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Mapping burned areas using dense time-series of Landsat data

July 7, 2017

Complete and accurate burned area data are needed to document patterns of fires, to quantify relationships between the patterns and drivers of fire occurrence, and to assess the impacts of fires on human and natural systems. Unfortunately, in many areas existing fire occurrence datasets are known to be incomplete. Consequently, the need to systematically collect burned area information has been recognized by the United Nations Framework Convention on Climate Change and the Intergovernmental Panel on Climate Change, which have both called for the production of essential climate variables (ECVs), including information about burned area. In this paper, we present an algorithm that identifies burned areas in dense time-series of Landsat data to produce the Landsat Burned Area Essential Climate Variable (BAECV) products. The algorithm uses gradient boosted regression models to generate burn probability surfaces using band values and spectral indices from individual Landsat scenes, lagged reference conditions, and change metrics between the scene and reference predictors. Burn classifications are generated from the burn probability surfaces using pixel-level thresholding in combination with a region growing process. The algorithm can be applied anywhere Landsat and training data are available. For this study, BAECV products were generated for the conterminous United States from 1984 through 2015. These products consist of pixel-level burn probabilities for each Landsat scene, in addition to, annual composites including: the maximum burn probability and a burn classification. We compared the BAECV burn classification products to the existing Global Fire Emissions Database (GFED; 1997–2015) and Monitoring Trends in Burn Severity (MTBS; 1984–2013) data. We found that the BAECV products mapped 36% more burned area than the GFED and 116% more burned area than MTBS. Differences between the BAECV products and the GFED were especially high in the West and East where the BAECV products mapped 32% and 88% more burned area, respectively. However, the BAECV products found less burned area than the GFED in regions with frequent agricultural fires. Compared to the MTBS data, the BAECV products identified 31% more burned area in the West, 312% more in the Great Plains, and 233% more in the East. Most pixels in the MTBS data were detected by the BAECV, regardless of burn severity. The BAECV products document patterns of fire similar to those in the GFED but also showed patterns of fire that are not well characterized by the existing MTBS data. We anticipate the BAECV products will be useful to studies that seek to understand past patterns of fire occurrence, the drivers that created them, and the impacts fires have on natural and human systems.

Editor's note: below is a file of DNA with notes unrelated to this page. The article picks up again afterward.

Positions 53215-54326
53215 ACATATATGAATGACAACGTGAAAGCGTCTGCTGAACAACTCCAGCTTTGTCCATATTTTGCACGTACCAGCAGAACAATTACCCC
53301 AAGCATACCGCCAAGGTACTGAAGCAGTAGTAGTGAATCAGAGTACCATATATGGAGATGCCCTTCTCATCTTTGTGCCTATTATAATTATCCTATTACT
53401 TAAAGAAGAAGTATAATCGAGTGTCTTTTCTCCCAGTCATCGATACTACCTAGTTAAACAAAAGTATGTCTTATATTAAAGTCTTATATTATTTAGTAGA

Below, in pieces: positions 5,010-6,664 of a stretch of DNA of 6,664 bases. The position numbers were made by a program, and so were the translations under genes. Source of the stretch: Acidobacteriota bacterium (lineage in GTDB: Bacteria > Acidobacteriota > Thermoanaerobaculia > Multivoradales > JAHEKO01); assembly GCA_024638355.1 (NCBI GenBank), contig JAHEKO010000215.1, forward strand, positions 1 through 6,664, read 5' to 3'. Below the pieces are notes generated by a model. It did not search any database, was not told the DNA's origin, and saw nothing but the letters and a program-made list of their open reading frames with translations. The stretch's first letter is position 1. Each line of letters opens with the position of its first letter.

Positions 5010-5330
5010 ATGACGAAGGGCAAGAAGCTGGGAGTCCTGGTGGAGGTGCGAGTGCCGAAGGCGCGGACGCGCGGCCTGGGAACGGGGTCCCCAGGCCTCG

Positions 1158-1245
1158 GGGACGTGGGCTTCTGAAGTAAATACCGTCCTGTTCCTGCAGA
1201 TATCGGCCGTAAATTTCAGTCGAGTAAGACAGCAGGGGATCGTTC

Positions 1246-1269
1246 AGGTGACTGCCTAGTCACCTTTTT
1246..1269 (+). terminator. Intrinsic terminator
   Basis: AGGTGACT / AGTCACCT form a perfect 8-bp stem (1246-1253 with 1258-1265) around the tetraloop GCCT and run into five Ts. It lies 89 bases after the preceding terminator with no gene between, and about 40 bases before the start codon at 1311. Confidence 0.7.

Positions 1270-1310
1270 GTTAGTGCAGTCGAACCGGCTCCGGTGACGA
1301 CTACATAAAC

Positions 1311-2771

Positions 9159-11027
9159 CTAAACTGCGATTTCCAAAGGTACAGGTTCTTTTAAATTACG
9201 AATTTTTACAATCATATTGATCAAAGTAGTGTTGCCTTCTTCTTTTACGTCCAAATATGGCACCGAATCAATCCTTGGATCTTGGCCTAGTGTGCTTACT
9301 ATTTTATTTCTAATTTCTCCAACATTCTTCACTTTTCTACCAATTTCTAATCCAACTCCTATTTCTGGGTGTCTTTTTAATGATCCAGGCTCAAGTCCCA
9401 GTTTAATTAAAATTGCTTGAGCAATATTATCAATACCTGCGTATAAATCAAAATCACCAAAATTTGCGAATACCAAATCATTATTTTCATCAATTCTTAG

Publication Year 2017
Title Mapping burned areas using dense time-series of Landsat data
DOI 10.1016/j.rse.2017.06.027
Authors Todd Hawbaker, Melanie K. Vanderhoof, Yen-Ju G. Beal, Joshua Takacs, Gail L. Schmidt, Jeff T. Falgout, Brad Williams, Nicole M. Brunner, Megan K. Caldwell, Joshua J. Picotte, Stephen M. Howard, Susan Stitt, John L. Dwyer
Publication Type Article
Publication Subtype Journal Article
Series Title Remote Sensing of Environment
Index ID 70189277
Record Source USGS Publications Warehouse
USGS Organization Earth Resources Observation and Science (EROS) Center; Geosciences and Environmental Change Science Center; Core Science Analytics, Synthesis, and Libraries; Advanced Research Computing (ARC)